Alabama’s Medicaid Limbo

Legislators have become convinced of the net benefits of extending Medicaid, but they’re stuck on the horns of budget earmarking. Maybe the lottery issue, too.

Despite philosophical challenges to Medicaid expansion, “I think that it is something we can accomplish,” says Danne Howard, executive vice president of the Alabama Hospital Association.

If Ronald Reagan was still president and he proposed Medicaid expansion, the Alabama Legislature would be a lot more likely to entertain the idea, says Sen. Jim McClendon, R-Springville, chairman of the Senate Healthcare Committee.

But Reagan left the White House in 1989 and left this earth in 2004, and while some people say they see a slight shift in attitude in Montgomery toward Medicaid expansion, it appears there are a lot of hurdles to clear before it becomes reality.

To date, 36 states and Washington, D.C. have adopted Medicaid expansion and 14 states have not. Of the 14, half are in the Southeast.

Medicaid is a wide-ranging health insurance program for low-income individuals of all ages. Jointly funded by the state and federal government, it provides health coverage for diverse groups of Alabama residents, including pregnant women, parents and caretaker relatives, adults with no dependent children, disabled individuals and seniors.

A provision in the Affordable Care Act (ACA), or Obamacare, called for expanding Medicaid eligibility so it would cover more low-income Americans — people up to 64 years old and with incomes up to 138 percent of the federal poverty level.

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But the Supreme Court ruled that states could not be forced to expand their Medicaid programs, so it was left to each state to determine whether to participate or not.

Jim Carnes is policy director for Alabama Arise and has been at the forefront of the effort to expand Medicaid, which he says is an evolving story. He has a one-word answer for the state’s reluctance to expand Medicaid.

“Obama,” he says. “For a number of years, the reason Alabama did not expand Medicaid was strictly political. That has changed over the years. The Medicaid expansion has moved forward now in 36 states and those states’ Medicaid programs are doing very well with it. No state is trying to pull out. Everybody has shown improvements, new research is coming in all the time about health improvements resulting from Medicaid expansion and the positive economic impact of expansion. Rural hospitals in those states are significantly more stable than the ones in the non-expanded states. As that has happened and we have had distance from the Obama administration, that original objection has kind of subsided, and the conversation at the Alabama Statehouse has changed significantly as well.”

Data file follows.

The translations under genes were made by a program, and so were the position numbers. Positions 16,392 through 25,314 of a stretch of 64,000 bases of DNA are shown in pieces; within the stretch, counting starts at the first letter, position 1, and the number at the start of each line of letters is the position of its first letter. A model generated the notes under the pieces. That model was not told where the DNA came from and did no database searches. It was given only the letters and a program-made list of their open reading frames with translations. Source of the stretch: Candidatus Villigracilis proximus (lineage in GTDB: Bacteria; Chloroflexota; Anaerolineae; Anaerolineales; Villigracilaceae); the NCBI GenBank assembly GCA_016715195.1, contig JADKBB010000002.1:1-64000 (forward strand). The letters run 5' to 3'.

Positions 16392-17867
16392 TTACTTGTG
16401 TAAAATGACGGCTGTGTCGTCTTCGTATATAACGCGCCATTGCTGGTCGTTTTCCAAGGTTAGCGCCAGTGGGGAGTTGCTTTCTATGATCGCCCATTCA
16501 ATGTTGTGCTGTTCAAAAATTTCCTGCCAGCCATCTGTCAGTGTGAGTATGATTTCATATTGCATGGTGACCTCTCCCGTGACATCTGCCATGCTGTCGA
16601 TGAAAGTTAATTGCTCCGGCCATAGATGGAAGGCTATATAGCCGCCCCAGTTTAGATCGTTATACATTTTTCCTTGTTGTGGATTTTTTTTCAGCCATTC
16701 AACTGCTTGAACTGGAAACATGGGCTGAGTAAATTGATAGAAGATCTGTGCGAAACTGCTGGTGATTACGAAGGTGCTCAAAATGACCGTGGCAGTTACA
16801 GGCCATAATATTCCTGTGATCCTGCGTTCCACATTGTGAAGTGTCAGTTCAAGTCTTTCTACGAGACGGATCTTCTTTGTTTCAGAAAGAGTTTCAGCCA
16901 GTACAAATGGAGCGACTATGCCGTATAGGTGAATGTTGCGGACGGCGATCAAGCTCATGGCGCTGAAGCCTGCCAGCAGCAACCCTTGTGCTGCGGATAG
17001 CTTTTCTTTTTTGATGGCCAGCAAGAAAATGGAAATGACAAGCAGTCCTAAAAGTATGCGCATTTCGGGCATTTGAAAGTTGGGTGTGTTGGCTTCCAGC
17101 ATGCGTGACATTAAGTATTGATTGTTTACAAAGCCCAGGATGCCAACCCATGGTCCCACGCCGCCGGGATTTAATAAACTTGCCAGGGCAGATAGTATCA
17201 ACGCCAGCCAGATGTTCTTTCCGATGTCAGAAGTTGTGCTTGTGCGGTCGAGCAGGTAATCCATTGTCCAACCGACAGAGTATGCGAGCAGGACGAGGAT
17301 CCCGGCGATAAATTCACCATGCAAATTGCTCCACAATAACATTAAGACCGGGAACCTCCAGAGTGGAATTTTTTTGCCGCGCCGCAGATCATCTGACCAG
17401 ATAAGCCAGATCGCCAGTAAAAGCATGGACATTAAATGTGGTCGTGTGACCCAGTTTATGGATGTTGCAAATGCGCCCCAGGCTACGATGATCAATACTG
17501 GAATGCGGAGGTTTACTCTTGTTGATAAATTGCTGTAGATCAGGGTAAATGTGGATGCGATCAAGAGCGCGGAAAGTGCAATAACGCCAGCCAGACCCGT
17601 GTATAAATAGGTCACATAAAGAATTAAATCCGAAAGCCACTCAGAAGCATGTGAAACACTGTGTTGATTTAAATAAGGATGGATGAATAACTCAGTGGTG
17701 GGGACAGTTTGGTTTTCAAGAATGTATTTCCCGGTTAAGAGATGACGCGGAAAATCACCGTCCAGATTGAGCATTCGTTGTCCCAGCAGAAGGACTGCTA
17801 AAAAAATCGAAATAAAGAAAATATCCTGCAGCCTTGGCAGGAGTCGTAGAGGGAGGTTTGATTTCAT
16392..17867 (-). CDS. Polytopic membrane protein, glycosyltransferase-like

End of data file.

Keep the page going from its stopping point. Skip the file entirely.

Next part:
There are “roughly 300,000 people who would qualify for expanded Medicaid coverage, and most of those currently do not have any health insurance,” says Jim Carnes, policy director for Alabama Arise.

According to Carnes, Alabama has “roughly 300,000 people who would qualify for expanded Medicaid coverage, and most of those currently do not have any health insurance. Therefore, when they get sick, they often decide they can’t afford to go anywhere for medical care, so they just get worse. They try to ride it out and then they get worse and go to the emergency room, and we all pay for the services provided there. Those costs get spread across the whole health care system. It is not an efficient use of resources, and it is definitely not an effective use of health care, because we are letting people get worse before they get into care.

“Medicaid expansion is not the original door slammer that it was in the beginning,” Carnes says. “It has turned to ‘Well, it sounds good but how would we pay for it?’”

Sen. McClendon says he has not talked to any of his committee members about the cost of Medicaid expansion but offers the following:

“Fact number 1, and I have been over this with the hospital association and others: It is estimated year one is probably going to cost $150 million. Now the fact is, year two, the proponents say by that time we will be generating money by income tax, new jobs and new equipment, hospitals will be buying a new CAT scan or something to accommodate the increased volume.

“Here is the current issue with that theory. All of that revenue goes to the education trust fund. Not one penny of it, unless major changes are made, will go to the general fund and the general fund has the responsibility of paying the bills.” And that translates to a squabble over funding.

Citing a University of Alabama at Birmingham School of Public Health report, Carnes estimates the first-year cost at about $168 million, which he believes would be more than offset by a combination of increased federal spending and lowered costs of providing state-funded healthcare for the very same people.

Danne Howard, executive vice president of the Alabama Hospital Association, agrees with Carnes about a subtle shift in attitude in Montgomery but says there are issues.